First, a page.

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Monday, November 24, 2003

For Immediate Release

Walden Op-Ed on Medicare Reform & Rx Bill for Seniors

WASHINGTON, DC – U.S. Congressman Greg Walden (R-OR) authored the following op-ed on the passage of the Medicare Prescription Drug, Improvement, and Modernization Act of 2003 (HR 1), which passed on November 22 in the House of Representatives.

Modernizing Medicare & Providing a Prescription Drug Benefit for Oregon Seniors

By Congressman Greg Walden

November 24, 2003

When Medicare was created 38 years ago, Americans received most of their health care in hospitals. Today, prescription medications are an integral part of a wellness program to keep seniors out of the hospital and at home leading healthy, productive lives. Unfortunately, our Medicare program fails to provide prescription drug coverage for America’s seniors, which jeopardizes seniors’ health, wrecks seniors’ finances and simply makes no sense whatsoever. Medicare will pay huge sums of money for a senior’s heart surgery, but not a penny for prescriptions that might prevent heart disease in the first place. An ounce of prevention is worth a pound of cure, and we would be wise to make our Medicare system reflect the wisdom of that old adage.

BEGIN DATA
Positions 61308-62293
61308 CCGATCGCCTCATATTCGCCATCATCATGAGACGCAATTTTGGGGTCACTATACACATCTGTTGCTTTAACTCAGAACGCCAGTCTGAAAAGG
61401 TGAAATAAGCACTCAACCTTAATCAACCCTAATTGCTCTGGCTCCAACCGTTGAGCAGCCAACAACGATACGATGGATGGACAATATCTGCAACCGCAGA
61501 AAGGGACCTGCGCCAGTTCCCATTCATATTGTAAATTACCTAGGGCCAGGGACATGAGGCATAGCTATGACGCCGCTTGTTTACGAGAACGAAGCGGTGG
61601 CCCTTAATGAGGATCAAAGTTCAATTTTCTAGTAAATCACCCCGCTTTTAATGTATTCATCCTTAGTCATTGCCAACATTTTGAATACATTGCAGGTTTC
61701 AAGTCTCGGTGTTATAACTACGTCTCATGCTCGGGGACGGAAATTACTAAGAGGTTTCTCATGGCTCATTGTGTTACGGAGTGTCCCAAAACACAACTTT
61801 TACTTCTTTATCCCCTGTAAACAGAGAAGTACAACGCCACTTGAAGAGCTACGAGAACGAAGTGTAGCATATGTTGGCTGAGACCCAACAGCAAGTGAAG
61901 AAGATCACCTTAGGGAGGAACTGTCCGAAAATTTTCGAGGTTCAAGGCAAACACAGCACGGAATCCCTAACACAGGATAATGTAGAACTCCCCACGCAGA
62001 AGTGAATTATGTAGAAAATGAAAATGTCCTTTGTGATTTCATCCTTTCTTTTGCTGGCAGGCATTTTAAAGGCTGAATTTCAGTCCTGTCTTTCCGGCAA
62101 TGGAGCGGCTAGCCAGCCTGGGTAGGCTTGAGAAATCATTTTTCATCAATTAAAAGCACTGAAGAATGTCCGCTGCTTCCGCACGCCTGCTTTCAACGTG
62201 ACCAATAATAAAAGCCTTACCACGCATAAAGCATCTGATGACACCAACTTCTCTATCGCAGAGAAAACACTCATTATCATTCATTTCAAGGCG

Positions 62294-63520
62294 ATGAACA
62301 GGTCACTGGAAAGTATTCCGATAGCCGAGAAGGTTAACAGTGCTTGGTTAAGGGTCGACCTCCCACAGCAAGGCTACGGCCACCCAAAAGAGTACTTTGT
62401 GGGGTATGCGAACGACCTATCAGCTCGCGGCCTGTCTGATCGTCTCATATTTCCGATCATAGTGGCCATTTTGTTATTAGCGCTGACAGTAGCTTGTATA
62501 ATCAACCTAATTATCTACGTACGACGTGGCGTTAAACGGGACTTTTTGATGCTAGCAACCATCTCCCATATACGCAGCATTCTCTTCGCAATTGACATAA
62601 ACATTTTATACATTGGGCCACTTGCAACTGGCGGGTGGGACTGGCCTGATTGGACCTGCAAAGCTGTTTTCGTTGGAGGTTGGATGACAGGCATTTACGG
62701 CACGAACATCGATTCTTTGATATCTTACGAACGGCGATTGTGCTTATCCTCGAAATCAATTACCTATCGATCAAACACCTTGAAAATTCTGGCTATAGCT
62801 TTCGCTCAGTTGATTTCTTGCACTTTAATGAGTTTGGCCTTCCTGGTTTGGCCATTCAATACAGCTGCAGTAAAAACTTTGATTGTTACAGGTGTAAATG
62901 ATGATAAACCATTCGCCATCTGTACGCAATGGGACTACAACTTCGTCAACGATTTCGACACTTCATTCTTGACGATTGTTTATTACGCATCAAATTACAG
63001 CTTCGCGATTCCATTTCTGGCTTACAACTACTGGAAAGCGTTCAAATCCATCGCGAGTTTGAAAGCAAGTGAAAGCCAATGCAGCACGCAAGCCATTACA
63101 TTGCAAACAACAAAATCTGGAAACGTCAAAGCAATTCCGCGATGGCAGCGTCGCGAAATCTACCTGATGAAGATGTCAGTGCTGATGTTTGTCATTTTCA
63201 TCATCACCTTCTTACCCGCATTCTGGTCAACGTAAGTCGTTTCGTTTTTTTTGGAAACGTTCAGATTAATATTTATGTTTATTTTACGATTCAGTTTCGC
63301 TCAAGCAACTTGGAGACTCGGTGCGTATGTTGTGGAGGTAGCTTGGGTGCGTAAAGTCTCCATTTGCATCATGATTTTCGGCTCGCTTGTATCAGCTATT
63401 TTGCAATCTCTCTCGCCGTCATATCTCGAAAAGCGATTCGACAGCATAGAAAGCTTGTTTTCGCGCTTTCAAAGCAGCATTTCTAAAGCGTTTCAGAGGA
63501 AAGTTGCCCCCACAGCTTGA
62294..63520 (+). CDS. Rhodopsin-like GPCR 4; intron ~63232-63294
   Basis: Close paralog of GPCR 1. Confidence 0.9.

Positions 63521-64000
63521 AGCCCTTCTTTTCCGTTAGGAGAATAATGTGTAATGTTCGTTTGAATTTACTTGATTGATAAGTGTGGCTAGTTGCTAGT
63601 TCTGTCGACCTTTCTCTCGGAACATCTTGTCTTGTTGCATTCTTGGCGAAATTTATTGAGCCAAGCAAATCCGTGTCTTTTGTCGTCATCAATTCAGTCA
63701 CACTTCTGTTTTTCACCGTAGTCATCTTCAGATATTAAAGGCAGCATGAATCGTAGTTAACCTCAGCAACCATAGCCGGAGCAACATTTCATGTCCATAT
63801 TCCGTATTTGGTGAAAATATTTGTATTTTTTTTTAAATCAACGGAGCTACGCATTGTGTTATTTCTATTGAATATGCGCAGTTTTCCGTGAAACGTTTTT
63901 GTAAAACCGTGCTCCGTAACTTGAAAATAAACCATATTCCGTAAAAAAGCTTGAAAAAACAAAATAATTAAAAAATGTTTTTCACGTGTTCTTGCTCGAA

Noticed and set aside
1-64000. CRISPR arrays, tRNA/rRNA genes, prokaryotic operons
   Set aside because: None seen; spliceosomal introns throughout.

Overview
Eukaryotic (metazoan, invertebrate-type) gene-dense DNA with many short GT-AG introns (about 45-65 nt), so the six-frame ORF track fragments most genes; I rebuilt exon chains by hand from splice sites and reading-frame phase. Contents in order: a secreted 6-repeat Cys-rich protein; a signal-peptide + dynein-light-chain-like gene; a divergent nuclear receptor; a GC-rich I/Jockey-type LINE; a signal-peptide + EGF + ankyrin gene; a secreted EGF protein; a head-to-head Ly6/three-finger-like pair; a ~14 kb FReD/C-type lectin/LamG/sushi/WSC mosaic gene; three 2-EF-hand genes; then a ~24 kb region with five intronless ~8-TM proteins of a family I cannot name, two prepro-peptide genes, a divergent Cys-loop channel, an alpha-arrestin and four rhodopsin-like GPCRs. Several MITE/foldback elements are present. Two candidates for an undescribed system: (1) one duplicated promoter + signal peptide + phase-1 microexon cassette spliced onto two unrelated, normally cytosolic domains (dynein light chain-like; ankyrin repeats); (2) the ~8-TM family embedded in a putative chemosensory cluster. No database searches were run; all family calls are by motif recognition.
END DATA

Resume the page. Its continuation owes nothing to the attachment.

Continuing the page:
On November 22 the House of Representatives passed the Medicare Prescription Drug, Improvement, and Modernization Act of 2003 (HR 1), a bill that will do more than just provide a prescription drug benefit for America’s seniors. The endorsement of this comprehensive health care measure by the American Association of Retired Persons (AARP), the American Medical Association (AMA) and the American Hospital Association – groups representing seniors, doctors and hospitals – demonstrates the broad-based support the legislation earned because of its ability to improve the delivery of health care, especially in rural areas. Consider what the bill means for Oregon.

The percentage of Oregonians who are covered by prescription drug insurance will increase from 60.4 percent to 96.6 percent. Some 54,000 low-income Oregonians who are not eligible for the Oregon Health Plan and who do not have any prescription drug coverage will be covered by the new prescription drug benefit. The average out-of-pocket expenditures, including premiums, by Medicare beneficiaries in Oregon for prescription drugs will decrease approximately 35 percent from $627 to $407 per year.